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Dr. Laurie Santos is an Associate Professor of Psychology at Yale University. Her research provides an interface between evolutionary biology, developmental psychology, and cognitive neuroscience, exploring the evolutionary origins of the human[…]

Our two closest living primate relatives, chimpanzees and bonobos, leave scientists puzzled over the origins of human sexual behavior.

Question: You teach a class on sex evolution and human nature.rn Do you consider science sexy?
Laurie Santos: Oh yeah. I think science is very sexy.  Irn mean, there are a lot of big scientific puzzles when it comes to sexualrn reproduction.  You know, why do we choose to have sex?  It would be rnmuch easier just to kind of bud a little clone, boop! It saves lots of rntime and energy, waste, and disease and all of these things.  But you rnnow, many, many animals in the animal kingdom actually put in the time rnand energy and risk the disease and you know, all the pains and rnheartache to actually sexually reproduce.  So, it’s a big puzzle in the rnevolutional biology.  And then when you start looking at the different rnways animals go about sexual reproduction, all the different way they gorn about finding mates and you know, strategizing to get mates and rnconvincing individuals to mate with them, and so on, you know, it’s kindrn of just fascinating to see all the strategies that are out there.  And rnin many ways, humans are real outliers in this.  So, it’s fun to look atrn the techniques that we see across the animal kingdom.
In what ways are humans outliers when it comes to sex?

Laurie Santos: Well, humans are a very funny species rnwhen it comes to sexual reproduction.  We’re very weird relative to our rnclosest living primate relatives, the other apes.  So, we, for the most rnpart, seem to be a pair-bonded species.  In other words, a male and a rnfemale get together and form this pair bond and kind of cooperatively rnrear their young.  There’s nothing really like that in the rest of the rngreat ape species. In chimpanzees, our closest living relative, you see rnlots of multi-male, multi-female reproductive behavior.  Meaning, you rnknow females are mating with multiple males; males are mating with rnmultiple females.  But also in chimpanzees, you also see that males and rnfemales just aren’t interested in sex during the period where females rnaren’t very reproductive.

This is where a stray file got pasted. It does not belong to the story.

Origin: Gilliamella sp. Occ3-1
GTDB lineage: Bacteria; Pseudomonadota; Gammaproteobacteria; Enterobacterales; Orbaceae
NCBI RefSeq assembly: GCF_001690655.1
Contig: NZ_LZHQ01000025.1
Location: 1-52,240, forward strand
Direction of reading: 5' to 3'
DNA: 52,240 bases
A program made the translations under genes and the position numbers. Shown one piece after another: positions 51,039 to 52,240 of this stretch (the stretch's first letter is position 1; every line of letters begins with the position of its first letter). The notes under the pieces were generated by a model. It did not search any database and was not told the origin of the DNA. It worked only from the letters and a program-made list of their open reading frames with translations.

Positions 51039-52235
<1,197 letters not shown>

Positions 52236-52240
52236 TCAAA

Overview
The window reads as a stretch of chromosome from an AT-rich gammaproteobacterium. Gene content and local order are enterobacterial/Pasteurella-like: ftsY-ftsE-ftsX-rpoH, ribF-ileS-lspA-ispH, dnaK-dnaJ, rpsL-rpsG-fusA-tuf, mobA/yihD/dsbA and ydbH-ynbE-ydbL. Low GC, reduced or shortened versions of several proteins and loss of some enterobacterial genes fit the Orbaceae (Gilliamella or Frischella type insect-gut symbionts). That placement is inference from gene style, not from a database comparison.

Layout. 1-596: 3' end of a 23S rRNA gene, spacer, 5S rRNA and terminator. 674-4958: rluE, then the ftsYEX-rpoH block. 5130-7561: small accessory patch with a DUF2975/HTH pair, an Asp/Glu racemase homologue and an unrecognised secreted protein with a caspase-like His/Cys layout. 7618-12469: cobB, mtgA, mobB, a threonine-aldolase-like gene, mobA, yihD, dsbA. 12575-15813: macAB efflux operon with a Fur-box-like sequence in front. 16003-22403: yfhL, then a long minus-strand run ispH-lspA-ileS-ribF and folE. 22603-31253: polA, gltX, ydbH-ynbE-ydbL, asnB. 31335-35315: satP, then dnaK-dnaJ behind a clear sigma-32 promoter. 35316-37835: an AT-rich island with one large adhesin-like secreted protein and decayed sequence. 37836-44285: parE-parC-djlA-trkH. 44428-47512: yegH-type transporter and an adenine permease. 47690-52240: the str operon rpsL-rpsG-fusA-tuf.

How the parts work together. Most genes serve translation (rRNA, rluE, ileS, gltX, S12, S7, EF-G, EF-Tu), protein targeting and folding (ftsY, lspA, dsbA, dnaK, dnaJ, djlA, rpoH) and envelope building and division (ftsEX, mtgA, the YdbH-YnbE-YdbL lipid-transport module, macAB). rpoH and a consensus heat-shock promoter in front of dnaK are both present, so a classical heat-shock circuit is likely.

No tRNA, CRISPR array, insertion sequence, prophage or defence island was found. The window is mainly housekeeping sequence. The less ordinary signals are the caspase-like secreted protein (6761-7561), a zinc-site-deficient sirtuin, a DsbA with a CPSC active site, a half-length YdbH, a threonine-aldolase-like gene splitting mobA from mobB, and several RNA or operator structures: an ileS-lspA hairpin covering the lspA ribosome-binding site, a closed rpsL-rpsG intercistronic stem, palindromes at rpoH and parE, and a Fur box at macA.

So, female chimpanzees advertise rntheir receptivity, that period when they’re fertile by having this huge rnsexual swelling that kind of blows up and males are only interested rnduring this period.  Somehow humans, unlike our closest living rnrelatives, have kind of gotten rid of this.  You know, human females of rncourse, don’t go around advertising with you know, really robust, rnblown-up, red, sexual skins when they’re receptive, which is a bit of a rnpuzzle.  You know, why did we lose this trait just in the last 7 millionrn years?  You know, these are the kinds of things that hang on for long rnperiods of time in primate evolution, so the fact that we got rid of rnthis very quickly is a bit of a puzzle.  So weird kind of weird relativern to other primates regarding our sexual behavior.
Our other rnclosest... so we have two closest living primate relatives, it’s a tie rnbetween chimpanzees, so common chimpanzees, and their sister species, rnbonobos.  And chimpanzees and bonobos greatly differ in their own sexualrn behavior.  Bonobos are sort of the "make love and not war" kind of rnprimate.  They tend to be way less violent and aggressive than rnchimpanzees and one of the behaviors that allows them to overcome that rnis the fact that they are very sexually oriented.  So, in a lot of the rnsituations that would cause aggression in chimpanzees, bonobos actually rnresort to having sex to kind of diffuse any of the anxiety or stress rnabout the situation. 
So, it’s another puzzle for humans is rnthat we have one of our closest living relatives is very aggressive, rnvery warlike, they’re kind of a lot of the stuff that explicitly say we rndon’t like about the human species. Our other closest living relative isrn very peaceful, you know, very kind of social sexual-oriented has lots rnand lots of female bonds.  And there’s a bit of a puzzle in  the field rnof what parts of these two guys did the humans get, you know, are we rnmore like chimpanzees, are we more like bonobos?  Still big puzzles in rnthe field of primate cognition.

Recorded May 21, 2010
Interviewed by Andrew Dermont